Researchers have adapted a crop model for use in the Texas High Plains to simulate crop water use and corn yield that can help producers adjust center-pivot irrigation strategies and maximize profitability with limited water.
The project is a collaborative work between the U.S. Department of Agriculture’s Agricultural Research Service, ARS, Soil and Water Management Research-Bushland; West Texas A&M University in Canyon, Texas A&M AgriLife in Amarillo and the University of Castilla-La Mancha, UCLM, in Spain.
“Results from this adapted model allow producers to evaluate how best to allocate the limited water that is available to a fraction of the land area under the pivot that, over the long term, maximizes profitability and utilizes water resources more efficiently,” said Robert Schwartz, Ph.D., USDA-ARS soil scientist at Bushland.
“Some scenarios in the study even demonstrated that profitability could be maximized by irrigating a fraction of the area but using less water compared to irrigating the full pivot circle, thereby conserving groundwater for future use,” he said.
Joining Schwartz on the U.S.-based team are Paul Colaizzi, Ph.D., research agriculture engineer, and Louis Baumhardt, Ph.D., research soil scientist, both with ARS-Bushland; Jourdan Bell, Ph.D., Texas A&M AgriLife Extension Service agronomist, Amarillo; and Bridget Guerrero, Ph.D., associate professor of agricultural business and economics, West Texas A&M. Leading the UCLM efforts are agricultural engineers Alfonso Dominguez, Ph.D., and Jose Pardo, Ph.D.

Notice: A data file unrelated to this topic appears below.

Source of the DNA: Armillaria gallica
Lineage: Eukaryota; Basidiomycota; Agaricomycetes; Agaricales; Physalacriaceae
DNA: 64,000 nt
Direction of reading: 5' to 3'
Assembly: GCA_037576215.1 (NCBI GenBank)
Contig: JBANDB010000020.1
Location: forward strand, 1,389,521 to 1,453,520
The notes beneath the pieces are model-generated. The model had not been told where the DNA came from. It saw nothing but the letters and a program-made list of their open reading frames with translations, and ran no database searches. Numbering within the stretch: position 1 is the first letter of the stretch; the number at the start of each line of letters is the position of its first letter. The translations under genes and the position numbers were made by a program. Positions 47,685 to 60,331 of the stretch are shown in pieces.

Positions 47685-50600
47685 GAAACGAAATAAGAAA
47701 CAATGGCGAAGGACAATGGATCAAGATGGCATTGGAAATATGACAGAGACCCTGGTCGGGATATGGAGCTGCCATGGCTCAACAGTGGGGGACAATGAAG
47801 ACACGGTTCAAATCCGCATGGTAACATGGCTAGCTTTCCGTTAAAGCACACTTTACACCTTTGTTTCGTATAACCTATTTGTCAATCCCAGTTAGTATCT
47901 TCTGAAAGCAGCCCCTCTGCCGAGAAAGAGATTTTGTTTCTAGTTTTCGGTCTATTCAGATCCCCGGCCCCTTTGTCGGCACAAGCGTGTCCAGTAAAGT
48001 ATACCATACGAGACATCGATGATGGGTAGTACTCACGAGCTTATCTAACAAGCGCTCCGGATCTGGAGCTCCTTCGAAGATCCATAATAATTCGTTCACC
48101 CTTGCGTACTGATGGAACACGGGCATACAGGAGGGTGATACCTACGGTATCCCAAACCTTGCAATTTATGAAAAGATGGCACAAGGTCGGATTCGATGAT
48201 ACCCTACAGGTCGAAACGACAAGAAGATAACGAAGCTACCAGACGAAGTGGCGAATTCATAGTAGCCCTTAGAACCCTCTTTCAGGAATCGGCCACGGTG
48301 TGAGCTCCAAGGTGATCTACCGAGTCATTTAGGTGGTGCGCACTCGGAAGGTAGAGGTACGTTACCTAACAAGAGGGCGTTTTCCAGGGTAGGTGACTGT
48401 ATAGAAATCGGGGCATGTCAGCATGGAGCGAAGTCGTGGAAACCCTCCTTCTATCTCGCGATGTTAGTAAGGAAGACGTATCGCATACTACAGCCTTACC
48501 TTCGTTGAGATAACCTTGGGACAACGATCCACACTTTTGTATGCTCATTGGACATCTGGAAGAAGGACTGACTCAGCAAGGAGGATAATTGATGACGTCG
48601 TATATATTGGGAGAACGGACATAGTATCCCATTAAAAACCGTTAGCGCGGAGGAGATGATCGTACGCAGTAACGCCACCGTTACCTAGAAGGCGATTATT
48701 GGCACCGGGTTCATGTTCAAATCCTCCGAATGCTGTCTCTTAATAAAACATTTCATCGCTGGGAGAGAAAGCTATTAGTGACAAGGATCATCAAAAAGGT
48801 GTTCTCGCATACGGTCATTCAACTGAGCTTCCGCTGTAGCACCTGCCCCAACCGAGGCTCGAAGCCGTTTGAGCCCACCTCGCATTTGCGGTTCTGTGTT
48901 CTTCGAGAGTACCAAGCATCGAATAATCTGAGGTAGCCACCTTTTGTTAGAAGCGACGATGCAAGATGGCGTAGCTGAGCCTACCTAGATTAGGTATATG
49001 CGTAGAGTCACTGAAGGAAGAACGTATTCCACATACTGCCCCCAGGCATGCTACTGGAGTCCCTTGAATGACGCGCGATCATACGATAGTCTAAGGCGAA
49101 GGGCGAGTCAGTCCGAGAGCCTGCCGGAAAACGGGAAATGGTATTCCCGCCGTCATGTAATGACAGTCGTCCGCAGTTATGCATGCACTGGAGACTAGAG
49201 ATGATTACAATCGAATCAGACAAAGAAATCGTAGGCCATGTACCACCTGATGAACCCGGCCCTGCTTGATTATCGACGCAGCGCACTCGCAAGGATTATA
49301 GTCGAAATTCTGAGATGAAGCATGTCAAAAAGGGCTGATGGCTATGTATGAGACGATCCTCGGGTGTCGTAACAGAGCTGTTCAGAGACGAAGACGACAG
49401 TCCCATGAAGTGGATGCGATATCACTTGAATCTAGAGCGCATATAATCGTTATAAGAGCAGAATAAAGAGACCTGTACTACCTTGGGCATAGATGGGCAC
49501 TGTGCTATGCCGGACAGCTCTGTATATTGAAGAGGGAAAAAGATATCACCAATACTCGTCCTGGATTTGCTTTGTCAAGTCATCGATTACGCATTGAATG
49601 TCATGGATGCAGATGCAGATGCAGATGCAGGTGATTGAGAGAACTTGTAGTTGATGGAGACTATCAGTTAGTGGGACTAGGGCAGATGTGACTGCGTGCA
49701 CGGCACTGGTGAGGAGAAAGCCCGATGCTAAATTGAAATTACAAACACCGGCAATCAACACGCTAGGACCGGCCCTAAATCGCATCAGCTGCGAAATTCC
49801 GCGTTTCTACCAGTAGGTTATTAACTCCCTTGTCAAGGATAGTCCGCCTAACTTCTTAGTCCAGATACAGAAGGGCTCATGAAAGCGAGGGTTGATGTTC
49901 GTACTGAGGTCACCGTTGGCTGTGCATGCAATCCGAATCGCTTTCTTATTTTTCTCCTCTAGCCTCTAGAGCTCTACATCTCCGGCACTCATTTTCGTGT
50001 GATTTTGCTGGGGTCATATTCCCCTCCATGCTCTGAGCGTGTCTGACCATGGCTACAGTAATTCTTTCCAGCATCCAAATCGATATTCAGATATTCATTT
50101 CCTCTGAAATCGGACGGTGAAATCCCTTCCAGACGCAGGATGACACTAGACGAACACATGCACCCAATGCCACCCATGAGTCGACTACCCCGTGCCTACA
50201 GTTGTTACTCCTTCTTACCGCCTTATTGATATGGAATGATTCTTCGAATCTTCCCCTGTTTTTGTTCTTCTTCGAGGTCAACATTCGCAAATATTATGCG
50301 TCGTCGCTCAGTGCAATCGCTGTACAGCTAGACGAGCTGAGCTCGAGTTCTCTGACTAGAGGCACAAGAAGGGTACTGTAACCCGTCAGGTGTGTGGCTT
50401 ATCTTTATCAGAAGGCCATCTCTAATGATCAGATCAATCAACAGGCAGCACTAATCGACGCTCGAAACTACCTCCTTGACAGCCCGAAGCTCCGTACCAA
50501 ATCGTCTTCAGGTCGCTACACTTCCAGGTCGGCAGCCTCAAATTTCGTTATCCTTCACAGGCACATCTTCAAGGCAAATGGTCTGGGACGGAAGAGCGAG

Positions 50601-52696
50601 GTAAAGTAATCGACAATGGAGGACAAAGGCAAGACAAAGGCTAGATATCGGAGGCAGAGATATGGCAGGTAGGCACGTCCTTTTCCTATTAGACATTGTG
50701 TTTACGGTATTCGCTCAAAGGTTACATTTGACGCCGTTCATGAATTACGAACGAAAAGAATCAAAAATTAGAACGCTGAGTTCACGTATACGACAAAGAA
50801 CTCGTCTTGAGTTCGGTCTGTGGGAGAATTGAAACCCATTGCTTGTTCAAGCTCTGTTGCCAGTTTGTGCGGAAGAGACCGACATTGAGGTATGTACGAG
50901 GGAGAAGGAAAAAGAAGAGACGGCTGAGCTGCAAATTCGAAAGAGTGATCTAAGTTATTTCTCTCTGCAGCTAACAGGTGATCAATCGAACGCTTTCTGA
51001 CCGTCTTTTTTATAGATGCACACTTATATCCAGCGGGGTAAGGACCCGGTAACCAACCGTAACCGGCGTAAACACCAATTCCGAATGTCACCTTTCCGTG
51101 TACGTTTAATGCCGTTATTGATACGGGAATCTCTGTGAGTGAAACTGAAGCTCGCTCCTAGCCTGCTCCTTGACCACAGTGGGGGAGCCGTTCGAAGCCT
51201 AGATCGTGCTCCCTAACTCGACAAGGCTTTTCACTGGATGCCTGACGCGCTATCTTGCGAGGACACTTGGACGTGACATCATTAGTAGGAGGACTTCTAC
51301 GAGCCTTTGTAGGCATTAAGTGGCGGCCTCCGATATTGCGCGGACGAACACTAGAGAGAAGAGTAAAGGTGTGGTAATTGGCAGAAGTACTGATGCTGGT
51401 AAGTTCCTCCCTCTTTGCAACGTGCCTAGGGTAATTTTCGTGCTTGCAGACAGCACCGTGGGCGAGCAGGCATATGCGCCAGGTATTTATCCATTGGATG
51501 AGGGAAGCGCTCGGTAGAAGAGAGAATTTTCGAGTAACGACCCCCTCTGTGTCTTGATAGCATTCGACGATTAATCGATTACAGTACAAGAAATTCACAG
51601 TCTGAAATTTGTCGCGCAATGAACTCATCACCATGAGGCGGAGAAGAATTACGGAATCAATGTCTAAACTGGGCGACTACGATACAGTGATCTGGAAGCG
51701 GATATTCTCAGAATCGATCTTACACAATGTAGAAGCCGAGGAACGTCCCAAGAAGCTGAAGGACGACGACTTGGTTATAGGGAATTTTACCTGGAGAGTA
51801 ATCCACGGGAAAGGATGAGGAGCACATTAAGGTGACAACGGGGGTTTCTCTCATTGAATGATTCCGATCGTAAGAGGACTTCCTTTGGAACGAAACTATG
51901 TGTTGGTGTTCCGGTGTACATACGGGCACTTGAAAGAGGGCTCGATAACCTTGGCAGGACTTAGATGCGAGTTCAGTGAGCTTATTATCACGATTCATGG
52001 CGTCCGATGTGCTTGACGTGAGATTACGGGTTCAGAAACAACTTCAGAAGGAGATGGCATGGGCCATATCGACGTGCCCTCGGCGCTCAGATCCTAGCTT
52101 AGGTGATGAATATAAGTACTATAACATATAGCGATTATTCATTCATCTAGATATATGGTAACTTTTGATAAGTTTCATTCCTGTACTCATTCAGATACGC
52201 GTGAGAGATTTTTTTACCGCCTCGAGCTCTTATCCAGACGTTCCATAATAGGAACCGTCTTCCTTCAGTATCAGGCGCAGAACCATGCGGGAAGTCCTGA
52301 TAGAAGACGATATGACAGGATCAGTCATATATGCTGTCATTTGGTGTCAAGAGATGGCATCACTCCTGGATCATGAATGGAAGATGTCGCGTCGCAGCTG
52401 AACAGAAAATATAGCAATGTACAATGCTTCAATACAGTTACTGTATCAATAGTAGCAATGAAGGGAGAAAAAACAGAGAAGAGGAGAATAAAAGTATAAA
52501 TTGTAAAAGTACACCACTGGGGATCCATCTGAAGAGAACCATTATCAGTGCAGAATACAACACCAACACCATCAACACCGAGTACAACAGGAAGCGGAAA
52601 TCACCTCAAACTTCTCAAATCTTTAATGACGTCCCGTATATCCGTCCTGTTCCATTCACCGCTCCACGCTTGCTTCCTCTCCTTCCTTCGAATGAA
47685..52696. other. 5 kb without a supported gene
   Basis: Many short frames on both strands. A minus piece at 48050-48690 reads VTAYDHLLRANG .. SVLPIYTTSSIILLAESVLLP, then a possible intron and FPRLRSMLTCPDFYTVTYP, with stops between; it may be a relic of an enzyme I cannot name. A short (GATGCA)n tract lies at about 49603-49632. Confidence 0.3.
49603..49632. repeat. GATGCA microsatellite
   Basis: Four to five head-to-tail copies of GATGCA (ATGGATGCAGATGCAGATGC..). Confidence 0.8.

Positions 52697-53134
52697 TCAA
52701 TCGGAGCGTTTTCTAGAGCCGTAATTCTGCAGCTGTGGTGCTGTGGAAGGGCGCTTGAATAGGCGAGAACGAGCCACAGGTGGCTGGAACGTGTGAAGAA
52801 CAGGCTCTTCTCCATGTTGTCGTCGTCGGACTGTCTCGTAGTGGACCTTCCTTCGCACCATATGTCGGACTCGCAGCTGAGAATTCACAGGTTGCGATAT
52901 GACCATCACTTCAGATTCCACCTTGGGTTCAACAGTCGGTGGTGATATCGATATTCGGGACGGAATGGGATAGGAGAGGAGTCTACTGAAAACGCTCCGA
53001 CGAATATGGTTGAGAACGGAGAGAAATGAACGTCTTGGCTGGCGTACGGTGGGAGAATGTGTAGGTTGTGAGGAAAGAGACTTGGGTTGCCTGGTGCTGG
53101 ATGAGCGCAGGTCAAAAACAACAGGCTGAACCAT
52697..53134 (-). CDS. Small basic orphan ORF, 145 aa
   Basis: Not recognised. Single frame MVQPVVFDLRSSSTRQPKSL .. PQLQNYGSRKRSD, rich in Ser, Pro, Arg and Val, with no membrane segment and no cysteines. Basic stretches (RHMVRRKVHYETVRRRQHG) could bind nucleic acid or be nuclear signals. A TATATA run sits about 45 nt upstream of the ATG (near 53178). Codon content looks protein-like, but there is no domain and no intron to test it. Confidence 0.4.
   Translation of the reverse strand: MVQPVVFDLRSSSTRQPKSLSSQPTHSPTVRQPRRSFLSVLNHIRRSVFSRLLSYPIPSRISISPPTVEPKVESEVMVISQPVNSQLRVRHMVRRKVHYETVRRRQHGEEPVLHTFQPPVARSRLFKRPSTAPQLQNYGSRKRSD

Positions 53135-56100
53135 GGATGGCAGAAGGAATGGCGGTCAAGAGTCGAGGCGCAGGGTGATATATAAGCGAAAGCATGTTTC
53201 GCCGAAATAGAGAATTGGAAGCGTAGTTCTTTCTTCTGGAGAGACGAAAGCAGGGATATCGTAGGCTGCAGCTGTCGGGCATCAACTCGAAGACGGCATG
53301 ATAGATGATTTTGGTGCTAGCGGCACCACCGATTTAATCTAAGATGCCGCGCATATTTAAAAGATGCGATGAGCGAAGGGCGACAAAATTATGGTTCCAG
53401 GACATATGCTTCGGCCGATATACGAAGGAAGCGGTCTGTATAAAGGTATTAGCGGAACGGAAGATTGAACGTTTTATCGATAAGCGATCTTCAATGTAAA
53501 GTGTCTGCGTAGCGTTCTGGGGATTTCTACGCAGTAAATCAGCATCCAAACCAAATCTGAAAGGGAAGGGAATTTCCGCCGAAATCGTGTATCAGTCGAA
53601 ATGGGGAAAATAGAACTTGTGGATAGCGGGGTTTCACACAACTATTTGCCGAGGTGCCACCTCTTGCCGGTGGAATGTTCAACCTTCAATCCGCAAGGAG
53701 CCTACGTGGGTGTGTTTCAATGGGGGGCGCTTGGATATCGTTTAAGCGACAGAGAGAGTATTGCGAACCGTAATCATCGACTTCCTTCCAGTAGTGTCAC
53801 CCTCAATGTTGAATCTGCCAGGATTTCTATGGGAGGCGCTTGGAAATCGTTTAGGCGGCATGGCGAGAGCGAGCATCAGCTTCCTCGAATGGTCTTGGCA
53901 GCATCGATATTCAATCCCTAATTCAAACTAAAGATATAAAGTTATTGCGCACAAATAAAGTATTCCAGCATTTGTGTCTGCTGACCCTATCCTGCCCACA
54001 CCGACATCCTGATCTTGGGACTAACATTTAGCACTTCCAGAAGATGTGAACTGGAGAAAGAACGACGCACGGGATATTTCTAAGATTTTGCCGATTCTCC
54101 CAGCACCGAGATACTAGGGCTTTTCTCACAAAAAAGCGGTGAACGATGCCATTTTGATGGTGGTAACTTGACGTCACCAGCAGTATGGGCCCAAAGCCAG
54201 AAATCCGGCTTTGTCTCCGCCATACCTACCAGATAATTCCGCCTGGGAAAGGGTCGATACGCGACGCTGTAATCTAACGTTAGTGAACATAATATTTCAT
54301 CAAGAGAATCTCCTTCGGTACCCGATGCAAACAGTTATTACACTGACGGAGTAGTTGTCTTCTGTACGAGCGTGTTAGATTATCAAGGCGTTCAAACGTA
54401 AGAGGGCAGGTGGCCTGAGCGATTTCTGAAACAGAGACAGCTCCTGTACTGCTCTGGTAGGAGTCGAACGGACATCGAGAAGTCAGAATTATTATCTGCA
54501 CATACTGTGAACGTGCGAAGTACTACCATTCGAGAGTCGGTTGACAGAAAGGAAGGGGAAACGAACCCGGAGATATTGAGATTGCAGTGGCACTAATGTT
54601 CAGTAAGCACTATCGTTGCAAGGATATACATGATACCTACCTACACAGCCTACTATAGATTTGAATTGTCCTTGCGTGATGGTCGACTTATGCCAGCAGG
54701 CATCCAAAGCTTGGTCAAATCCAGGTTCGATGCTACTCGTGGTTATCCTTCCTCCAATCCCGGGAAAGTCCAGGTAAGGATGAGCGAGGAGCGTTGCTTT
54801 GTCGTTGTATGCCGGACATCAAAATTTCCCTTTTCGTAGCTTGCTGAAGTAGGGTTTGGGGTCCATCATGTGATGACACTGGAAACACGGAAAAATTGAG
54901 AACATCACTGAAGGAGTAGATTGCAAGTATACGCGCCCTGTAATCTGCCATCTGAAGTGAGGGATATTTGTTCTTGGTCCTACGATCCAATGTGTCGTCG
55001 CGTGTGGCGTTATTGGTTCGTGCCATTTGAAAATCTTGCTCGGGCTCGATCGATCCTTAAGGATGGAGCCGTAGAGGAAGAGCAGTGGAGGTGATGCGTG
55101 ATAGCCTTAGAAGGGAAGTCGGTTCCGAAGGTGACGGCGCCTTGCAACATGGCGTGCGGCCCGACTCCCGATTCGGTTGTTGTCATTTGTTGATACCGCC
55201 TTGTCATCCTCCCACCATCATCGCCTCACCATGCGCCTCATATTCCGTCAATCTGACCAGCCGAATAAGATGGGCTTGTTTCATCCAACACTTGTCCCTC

This research was supported in part by the Ogallala Aquifer Program, a consortium of USDA ARS, Kansas State University, Texas A&M AgriLife Research, AgriLife Extension, Texas Tech University and West Texas A&M.
Limited groundwater, extreme drought
Crop producers in this semi-arid region of the Texas High Plains largely depend on groundwater irrigation. Each season, crop producers in the region evaluate how much land area could be irrigated under the pivot with limited water.
“As groundwater continues to decline, reducing the irrigated area allows producers to increase the irrigation capacity per irrigated acre rather than irrigating a larger area at a deficit,” Bell said.
But addressing this is not straightforward, because producer decisions to reduce the irrigated areas influences grain yield, input costs and the timing of the irrigation applications.
Uncertain weather patterns also impact this decision, Bell said. In a drought year, producers may need to reduce the irrigated area more than in a wet year.
“This model is timely for producers making decisions for the 2022 production season,” she said, adding the Texas High Plains is currently in an extreme drought.
Strategizing to improve efficiency
To help producers with these decisions, the researchers completed a study that used 25 years of climatic data to simulate corn production. They used a range of irrigation capacities, the maximum amount of water that can be delivered to an irrigated acre in a day, to evaluate water allocation strategies that could increase profitability and improve the efficient use of water.